2. To determine the prevalence or incidence of risk factors of any NCD among PLHIV in SSA.

  3. To determine if there is an association between being on ART and NCDs and/or NCD risk factors among PLHIV in SSA.


Eligibility criteria

Any study published between 2010 to the current date, that focuses on the burden of any of the five major NCDs and their respective risk factors among PLHIV in SSA will be eligible. Two authors will independently screen the title and abstracts of the articles identified from the search. Study participants will be any adult (≥18 years old) living with HIV in SSA. The main exposure of interest will be HIV. Outcomes of interest are prevalence or incidence of any NCD or NCD risk factors in HIV populations. Study designs that will be reviewed are observational studies (cross sectional and cohort), HIV and NCD reports, systematic reviews, Demographic and Health Surveys and other similar studies.

Information sources

The electronic databases that will be searched for eligible peer reviewed articles are PubMed/MEDLINE, Scopus and EBSCOhost online databases. A PubMed/MEDLINE search strategy will be developed and adapted for all other databases. Boolean operators, Medical Subject Heading terms and key words will be used as part of the search strategy. Where necessary, study authors will be contacted for verification of published data.

Grey literature will also be searched for relevant studies. A hand search for key HIV/AIDS and NCD journals will be conducted.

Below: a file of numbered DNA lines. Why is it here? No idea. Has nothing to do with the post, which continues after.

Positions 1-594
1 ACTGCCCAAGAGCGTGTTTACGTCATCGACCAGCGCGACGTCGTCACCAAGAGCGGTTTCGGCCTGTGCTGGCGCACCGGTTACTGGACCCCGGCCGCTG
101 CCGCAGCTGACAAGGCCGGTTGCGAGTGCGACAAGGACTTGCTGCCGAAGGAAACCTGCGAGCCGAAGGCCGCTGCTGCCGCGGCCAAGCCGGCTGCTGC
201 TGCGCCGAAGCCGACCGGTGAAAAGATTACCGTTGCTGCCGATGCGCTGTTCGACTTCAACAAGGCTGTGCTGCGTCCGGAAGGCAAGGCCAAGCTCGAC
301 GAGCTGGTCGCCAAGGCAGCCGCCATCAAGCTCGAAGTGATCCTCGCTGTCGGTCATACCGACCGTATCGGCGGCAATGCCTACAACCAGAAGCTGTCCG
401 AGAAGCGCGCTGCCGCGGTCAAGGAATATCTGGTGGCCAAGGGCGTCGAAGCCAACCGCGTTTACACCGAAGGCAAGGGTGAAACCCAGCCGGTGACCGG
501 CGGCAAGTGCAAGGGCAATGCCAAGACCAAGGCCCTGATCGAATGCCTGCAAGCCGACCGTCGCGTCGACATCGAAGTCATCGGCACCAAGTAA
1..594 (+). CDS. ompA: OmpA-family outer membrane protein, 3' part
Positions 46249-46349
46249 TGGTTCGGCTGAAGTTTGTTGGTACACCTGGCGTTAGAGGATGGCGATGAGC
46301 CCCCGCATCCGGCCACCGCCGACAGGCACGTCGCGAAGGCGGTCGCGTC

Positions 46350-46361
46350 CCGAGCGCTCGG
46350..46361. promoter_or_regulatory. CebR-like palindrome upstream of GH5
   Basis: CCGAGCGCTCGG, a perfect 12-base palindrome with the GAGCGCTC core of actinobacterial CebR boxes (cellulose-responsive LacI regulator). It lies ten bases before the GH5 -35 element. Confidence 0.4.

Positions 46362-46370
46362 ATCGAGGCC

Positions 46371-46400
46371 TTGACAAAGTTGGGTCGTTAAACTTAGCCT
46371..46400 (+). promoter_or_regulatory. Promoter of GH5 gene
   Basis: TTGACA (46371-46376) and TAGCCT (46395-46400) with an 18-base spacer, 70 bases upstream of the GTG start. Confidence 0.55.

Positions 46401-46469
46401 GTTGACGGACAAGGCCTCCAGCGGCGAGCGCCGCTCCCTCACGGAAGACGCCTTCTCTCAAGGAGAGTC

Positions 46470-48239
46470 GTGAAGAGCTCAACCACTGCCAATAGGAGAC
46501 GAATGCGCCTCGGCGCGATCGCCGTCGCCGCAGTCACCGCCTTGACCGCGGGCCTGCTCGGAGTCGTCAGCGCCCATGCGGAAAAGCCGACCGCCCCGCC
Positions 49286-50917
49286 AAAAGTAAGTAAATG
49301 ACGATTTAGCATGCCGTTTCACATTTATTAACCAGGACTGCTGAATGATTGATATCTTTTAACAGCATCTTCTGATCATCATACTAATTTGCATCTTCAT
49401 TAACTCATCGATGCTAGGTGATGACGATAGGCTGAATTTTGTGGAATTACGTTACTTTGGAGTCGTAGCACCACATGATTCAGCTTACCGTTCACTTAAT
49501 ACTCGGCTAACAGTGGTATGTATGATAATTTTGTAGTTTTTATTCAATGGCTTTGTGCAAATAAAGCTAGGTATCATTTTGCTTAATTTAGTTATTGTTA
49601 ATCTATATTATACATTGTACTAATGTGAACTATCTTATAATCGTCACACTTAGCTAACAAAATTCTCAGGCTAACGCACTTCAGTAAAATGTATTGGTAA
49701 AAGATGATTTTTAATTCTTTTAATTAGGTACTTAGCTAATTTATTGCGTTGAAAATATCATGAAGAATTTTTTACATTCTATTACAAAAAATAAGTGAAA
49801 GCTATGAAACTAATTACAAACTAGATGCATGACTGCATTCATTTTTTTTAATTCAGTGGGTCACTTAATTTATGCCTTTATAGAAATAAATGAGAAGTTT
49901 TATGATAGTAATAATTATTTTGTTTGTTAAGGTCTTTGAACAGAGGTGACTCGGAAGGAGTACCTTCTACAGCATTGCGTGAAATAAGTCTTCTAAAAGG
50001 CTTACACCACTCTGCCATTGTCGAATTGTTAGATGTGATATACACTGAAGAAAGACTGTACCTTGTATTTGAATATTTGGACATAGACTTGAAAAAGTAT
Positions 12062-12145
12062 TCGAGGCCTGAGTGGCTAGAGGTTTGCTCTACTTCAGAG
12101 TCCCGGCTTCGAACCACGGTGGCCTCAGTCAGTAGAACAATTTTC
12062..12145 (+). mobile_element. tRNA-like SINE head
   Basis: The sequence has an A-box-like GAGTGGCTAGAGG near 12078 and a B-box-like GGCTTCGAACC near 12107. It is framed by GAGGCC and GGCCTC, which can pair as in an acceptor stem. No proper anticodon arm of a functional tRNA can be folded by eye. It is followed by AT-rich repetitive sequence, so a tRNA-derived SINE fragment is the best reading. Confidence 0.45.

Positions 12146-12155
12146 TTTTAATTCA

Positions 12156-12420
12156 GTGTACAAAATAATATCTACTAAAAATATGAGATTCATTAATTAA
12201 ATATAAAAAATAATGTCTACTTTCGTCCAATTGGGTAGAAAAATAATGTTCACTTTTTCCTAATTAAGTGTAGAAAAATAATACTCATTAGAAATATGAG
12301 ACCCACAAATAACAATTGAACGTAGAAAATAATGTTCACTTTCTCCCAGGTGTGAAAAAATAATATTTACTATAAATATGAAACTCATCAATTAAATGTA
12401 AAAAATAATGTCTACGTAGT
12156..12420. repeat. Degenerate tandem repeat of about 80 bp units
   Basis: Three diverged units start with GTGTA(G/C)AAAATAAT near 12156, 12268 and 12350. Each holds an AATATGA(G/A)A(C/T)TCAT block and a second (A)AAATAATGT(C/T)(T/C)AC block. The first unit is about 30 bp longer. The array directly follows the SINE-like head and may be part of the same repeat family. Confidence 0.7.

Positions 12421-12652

Bibliographies of the included studies will be checked as a measure to identify further eligible studies. Included studies will be corroborated with those included in the previously published systematic reviews.

All studies investigating NCDs and their associated risk factors among PLHIV since 2010 will be included. HIV studies that do not include any of the five main NCDs will be excluded. Clinical trials and systematic reviews will be included for bibliographic searches but will be excluded for the meta-analysis. Studies within the scope of this study that were published before 1 January 2010 will be excluded. The date of the last search will be documented.


Primary outcomes

  • The prevalence or incidence of any NCD (five main NCDs) among PLHIV in SSA.

  • The prevalence or incidence of NCD risk factors for any NCD among PLHIV in SSA.

Secondary outcomes

  • ORs or risk ratios for association of exposure to ART and NCDs and NCDs risk factors among PLHIV in SSA.

    The keywords to be used in the search are HIV/AIDS, NCDs, CVD, hypertension, hyperlipidaemia, dyslipidaemia, diabetes, cancer, cervical cancer, mental illnesses, depression, CRDs and asthma.

Search strategy

A modified search strategy of Patel et al2 will be used. Below is PubMed/Medline search strategy for ‘cardiovascular disease’ as indicated by Patel et al. A similar strategy will be employed for the other four NCDs and risk factors of interest.